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What does school quarantine in Illinois look like? Tell us your experience.

Senn High School students share which colleges they will be attending during English class on the first week back to classrooms on April 23, 2021.

High school students gather in a Chicago classroom during the first week of in-person classes in April. As a new school year unfolds, Chalkbeat wants to hear more about quarantine experiences for students and educators.

Max Herman for Chalkbeat

The fight to rebuild school communities after two years of pandemic-era uncertainty.

With most Illinois students back in classrooms this fall but children age 11 and under still waiting for vaccines, schools across the state are grappling with yet another new COVID-19 reality: quarantined classrooms.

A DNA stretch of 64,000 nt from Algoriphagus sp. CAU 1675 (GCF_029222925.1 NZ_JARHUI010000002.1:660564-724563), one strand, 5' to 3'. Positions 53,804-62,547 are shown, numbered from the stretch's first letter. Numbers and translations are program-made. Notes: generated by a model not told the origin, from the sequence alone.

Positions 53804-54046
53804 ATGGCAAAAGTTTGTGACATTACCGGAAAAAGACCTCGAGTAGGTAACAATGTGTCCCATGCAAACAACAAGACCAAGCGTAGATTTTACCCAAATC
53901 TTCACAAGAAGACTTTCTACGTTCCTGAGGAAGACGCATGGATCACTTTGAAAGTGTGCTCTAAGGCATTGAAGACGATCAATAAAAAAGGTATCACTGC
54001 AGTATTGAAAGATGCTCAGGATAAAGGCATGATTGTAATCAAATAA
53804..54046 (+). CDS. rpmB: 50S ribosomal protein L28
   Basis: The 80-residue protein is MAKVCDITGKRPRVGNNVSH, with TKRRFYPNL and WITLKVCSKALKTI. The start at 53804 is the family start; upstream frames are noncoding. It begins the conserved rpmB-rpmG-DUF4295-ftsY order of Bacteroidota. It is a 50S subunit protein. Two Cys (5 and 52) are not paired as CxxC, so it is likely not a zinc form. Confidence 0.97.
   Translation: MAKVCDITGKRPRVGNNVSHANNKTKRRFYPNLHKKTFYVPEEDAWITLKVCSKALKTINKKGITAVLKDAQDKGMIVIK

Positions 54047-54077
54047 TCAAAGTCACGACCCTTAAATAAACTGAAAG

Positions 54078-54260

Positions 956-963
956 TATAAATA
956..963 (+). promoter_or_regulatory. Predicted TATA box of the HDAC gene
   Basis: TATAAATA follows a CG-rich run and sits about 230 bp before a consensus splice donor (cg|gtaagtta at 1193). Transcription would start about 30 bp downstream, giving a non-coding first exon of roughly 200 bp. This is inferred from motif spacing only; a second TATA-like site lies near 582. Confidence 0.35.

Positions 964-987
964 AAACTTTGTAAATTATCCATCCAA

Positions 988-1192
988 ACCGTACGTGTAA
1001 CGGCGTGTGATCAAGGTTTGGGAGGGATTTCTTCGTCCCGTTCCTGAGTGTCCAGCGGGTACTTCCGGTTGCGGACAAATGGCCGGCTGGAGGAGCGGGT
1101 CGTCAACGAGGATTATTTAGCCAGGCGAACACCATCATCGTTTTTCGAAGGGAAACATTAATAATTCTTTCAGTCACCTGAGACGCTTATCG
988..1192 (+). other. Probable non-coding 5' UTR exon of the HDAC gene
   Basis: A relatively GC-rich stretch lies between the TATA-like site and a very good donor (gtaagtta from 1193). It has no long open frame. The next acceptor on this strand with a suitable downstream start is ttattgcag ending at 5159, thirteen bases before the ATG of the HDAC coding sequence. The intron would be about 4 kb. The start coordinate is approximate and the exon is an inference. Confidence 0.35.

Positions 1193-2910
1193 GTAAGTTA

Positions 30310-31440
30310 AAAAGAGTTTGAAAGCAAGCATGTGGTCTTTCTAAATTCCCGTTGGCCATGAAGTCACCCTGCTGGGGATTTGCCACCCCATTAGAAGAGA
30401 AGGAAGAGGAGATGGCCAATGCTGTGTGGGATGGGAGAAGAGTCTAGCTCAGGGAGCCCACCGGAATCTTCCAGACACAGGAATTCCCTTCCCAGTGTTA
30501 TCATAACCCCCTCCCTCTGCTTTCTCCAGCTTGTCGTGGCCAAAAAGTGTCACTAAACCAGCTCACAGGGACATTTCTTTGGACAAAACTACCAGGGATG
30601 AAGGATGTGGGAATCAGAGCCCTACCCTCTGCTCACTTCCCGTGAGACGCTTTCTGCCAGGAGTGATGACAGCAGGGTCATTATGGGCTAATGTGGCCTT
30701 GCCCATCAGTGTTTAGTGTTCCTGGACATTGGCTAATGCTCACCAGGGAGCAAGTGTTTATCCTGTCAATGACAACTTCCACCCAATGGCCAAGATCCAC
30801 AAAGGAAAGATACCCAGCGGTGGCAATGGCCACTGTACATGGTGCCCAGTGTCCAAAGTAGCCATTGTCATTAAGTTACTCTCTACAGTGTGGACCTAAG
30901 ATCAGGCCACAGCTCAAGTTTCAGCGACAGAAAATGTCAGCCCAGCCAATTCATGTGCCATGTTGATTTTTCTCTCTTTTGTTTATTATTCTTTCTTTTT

In Chicago Public Schools, nearly 5,500 students and staff have been identified as close contacts of a confirmed COVID case since the start of school, which would make them candidates for quarantine, according to data made public by the school district on Wednesday. 

The state does not publicly post the number of students in quarantine, but in the past 30 days, it has logged school exposures at 1,478 campuses across the state and outbreaks of two or more campus-related cases at 128 schools. 

State guidelines say that districts can quarantine certain students, classrooms, or even entire schools in consultation with health officials. The Centers for Disease Control and Prevention guidelines encourage schools to quarantine only COVID-19 positive students and staff, unvaccinated individuals, and those with symptoms. 

We want to know what quarantine looks like for educators and students across the state. Please contribute to our reporting by answering the questions below. Having trouble viewing the form on mobile? Go here.

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